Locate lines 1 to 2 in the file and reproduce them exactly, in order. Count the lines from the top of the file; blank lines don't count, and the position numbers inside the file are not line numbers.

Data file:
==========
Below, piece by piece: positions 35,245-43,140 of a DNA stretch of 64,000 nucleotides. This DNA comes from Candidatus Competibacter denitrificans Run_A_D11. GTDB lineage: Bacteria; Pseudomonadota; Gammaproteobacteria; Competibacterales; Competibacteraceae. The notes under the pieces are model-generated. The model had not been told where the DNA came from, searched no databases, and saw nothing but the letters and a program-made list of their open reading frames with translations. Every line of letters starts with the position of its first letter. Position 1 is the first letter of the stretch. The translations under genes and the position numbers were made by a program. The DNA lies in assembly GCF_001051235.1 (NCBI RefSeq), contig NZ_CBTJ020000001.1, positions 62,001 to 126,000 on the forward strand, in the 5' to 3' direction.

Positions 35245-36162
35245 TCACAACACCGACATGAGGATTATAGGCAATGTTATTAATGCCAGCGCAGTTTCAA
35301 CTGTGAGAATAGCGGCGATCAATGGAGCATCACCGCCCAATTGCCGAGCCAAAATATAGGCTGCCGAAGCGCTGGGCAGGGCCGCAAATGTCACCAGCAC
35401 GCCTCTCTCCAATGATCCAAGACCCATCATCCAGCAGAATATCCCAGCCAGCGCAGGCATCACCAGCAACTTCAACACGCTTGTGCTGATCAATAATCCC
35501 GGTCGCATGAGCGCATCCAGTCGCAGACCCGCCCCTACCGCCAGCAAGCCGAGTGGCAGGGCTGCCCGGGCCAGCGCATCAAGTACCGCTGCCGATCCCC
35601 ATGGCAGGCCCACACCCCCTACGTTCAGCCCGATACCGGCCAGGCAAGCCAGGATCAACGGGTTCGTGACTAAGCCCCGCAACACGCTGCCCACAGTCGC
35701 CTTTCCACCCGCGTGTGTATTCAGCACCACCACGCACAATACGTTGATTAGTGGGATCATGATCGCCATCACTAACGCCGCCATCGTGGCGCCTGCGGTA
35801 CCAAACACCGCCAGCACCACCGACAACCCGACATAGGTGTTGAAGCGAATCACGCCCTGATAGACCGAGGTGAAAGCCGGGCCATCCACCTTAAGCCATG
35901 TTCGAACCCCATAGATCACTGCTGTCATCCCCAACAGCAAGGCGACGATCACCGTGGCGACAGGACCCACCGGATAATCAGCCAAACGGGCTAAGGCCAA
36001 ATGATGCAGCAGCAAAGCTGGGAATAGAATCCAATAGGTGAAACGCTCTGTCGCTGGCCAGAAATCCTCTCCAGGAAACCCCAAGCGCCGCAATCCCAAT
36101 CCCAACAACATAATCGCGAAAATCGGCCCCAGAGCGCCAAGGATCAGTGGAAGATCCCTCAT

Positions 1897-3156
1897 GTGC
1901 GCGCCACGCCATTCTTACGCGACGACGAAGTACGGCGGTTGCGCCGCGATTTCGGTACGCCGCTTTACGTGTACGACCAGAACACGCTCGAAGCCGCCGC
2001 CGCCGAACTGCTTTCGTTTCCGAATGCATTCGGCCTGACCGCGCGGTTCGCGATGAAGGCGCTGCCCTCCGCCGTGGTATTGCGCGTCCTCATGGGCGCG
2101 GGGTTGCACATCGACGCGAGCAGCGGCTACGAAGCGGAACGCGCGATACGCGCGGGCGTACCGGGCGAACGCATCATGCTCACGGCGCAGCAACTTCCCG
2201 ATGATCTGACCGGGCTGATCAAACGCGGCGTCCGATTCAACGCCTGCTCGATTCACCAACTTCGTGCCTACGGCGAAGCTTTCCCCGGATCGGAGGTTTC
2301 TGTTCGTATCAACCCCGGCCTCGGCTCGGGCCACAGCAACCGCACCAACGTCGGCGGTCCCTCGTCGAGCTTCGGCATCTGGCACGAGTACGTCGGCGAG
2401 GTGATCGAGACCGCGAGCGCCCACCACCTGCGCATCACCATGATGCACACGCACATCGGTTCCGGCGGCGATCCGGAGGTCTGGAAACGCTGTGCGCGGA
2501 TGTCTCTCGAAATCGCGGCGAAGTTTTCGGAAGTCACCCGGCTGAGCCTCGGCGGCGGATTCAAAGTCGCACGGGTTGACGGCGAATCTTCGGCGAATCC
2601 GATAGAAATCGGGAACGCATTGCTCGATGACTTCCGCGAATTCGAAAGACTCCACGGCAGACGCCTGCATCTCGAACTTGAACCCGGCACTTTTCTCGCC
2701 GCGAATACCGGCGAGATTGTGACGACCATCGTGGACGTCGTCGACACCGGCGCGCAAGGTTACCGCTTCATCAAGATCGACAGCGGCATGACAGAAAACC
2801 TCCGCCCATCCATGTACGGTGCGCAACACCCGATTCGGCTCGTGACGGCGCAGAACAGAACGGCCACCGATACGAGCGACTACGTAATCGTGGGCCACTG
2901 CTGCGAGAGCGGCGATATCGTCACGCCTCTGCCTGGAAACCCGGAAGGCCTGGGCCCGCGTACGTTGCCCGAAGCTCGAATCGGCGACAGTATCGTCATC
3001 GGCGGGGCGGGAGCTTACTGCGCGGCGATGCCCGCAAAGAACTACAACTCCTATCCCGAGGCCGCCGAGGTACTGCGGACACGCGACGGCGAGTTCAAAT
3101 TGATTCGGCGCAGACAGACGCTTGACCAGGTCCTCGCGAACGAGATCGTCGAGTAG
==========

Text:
Below, piece by piece: positions 35,245-43,140 of a DNA stretch of 64,000 nucleotides. This DNA comes from Candidatus Competibacter denitrificans Run_A_D11. GTDB lineage: Bacteria; Pseudomonadota; Gammaproteobacteria; Competibacterales; Competibacteraceae. The notes under the pieces are model-generated. The model had not been told where the DNA came from, searched no databases, and saw nothing but the letters and a program-made list of their open reading frames with translations. Every line of letters starts with the position of its first letter. Position 1 is the first letter of the stretch. The translations under genes and the position numbers were made by a program. The DNA lies in assembly GCF_001051235.1 (NCBI RefSeq), contig NZ_CBTJ020000001.1, positions 62,001 to 126,000 on the forward strand, in the 5' to 3' direction.

Positions 35245-36162